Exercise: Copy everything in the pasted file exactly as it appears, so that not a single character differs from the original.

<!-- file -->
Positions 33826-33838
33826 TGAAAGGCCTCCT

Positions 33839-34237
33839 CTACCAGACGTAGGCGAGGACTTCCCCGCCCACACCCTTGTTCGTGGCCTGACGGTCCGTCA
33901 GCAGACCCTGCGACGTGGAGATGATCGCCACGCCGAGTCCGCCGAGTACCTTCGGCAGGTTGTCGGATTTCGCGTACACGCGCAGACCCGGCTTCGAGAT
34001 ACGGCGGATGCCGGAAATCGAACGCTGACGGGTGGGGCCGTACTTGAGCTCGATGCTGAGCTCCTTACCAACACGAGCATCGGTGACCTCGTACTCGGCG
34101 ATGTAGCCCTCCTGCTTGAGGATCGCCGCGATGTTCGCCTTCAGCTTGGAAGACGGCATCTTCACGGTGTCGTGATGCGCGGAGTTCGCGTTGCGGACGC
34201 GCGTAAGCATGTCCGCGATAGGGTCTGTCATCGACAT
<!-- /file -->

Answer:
Positions 33826-33838
33826 TGAAAGGCCTCCT

Positions 33839-34237
33839 CTACCAGACGTAGGCGAGGACTTCCCCGCCCACACCCTTGTTCGTGGCCTGACGGTCCGTCA
33901 GCAGACCCTGCGACGTGGAGATGATCGCCACGCCGAGTCCGCCGAGTACCTTCGGCAGGTTGTCGGATTTCGCGTACACGCGCAGACCCGGCTTCGAGAT
34001 ACGGCGGATGCCGGAAATCGAACGCTGACGGGTGGGGCCGTACTTGAGCTCGATGCTGAGCTCCTTACCAACACGAGCATCGGTGACCTCGTACTCGGCG
34101 ATGTAGCCCTCCTGCTTGAGGATCGCCGCGATGTTCGCCTTCAGCTTGGAAGACGGCATCTTCACGGTGTCGTGATGCGCGGAGTTCGCGTTGCGGACGC
34201 GCGTAAGCATGTCCGCGATAGGGTCTGTCATCGACAT